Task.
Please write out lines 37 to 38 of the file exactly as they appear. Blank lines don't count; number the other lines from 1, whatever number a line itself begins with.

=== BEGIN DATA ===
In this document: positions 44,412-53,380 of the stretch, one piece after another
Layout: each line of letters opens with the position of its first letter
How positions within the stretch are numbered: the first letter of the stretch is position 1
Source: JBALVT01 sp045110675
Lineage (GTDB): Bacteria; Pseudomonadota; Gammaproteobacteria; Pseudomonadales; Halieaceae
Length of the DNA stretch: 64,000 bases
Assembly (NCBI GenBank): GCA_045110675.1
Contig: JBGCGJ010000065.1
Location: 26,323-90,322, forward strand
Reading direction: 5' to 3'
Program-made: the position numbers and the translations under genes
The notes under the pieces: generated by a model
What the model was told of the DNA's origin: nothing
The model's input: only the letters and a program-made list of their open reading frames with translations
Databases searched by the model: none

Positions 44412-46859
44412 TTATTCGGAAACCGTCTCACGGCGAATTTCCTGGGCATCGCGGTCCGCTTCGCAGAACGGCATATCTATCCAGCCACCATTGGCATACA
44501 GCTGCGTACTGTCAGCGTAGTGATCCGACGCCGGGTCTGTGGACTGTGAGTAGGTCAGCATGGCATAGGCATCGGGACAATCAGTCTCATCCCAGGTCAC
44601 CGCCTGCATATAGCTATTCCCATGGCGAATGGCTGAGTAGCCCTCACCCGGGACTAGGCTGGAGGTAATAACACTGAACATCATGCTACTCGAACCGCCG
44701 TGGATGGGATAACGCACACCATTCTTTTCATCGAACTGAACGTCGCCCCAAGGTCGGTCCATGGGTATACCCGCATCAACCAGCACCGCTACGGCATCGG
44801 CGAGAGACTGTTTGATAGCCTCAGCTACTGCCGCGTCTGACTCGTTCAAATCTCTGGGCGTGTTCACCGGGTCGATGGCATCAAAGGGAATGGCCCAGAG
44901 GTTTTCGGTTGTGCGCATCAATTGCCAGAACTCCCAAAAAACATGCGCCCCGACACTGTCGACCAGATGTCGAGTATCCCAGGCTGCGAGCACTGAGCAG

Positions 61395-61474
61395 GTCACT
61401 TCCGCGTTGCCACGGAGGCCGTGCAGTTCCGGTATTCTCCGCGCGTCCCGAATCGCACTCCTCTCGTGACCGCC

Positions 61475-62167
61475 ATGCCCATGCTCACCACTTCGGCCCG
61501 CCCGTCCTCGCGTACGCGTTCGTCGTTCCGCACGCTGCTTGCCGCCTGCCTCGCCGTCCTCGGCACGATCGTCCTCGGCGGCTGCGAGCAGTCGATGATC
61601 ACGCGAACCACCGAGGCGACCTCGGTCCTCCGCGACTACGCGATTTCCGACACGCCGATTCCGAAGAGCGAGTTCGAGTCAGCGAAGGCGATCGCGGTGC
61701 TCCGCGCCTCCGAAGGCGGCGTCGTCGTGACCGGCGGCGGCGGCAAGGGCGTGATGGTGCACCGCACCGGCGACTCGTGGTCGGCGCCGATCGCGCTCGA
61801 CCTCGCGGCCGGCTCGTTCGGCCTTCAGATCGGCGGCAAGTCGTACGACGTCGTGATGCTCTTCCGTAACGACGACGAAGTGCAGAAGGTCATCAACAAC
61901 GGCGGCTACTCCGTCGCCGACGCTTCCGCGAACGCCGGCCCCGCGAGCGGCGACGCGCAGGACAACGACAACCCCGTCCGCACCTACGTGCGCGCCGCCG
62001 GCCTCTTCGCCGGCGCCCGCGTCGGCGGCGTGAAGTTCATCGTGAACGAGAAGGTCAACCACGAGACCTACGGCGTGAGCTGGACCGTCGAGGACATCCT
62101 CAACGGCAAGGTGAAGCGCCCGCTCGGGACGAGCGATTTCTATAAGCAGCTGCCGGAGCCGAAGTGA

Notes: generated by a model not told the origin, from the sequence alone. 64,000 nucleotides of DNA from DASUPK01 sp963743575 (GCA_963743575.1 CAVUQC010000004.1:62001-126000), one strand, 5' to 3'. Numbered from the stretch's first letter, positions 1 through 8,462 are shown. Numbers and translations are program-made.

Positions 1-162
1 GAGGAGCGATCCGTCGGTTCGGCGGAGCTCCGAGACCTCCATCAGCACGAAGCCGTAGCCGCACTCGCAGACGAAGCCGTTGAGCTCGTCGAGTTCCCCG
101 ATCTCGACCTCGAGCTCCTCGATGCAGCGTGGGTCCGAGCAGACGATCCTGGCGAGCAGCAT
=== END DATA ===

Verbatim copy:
1 GAGGAGCGATCCGTCGGTTCGGCGGAGCTCCGAGACCTCCATCAGCACGAAGCCGTAGCCGCACTCGCAGACGAAGCCGTTGAGCTCGTCGAGTTCCCCG
101 ATCTCGACCTCGAGCTCCTCGATGCAGCGTGGGTCCGAGCAGACGATCCTGGCGAGCAGCAT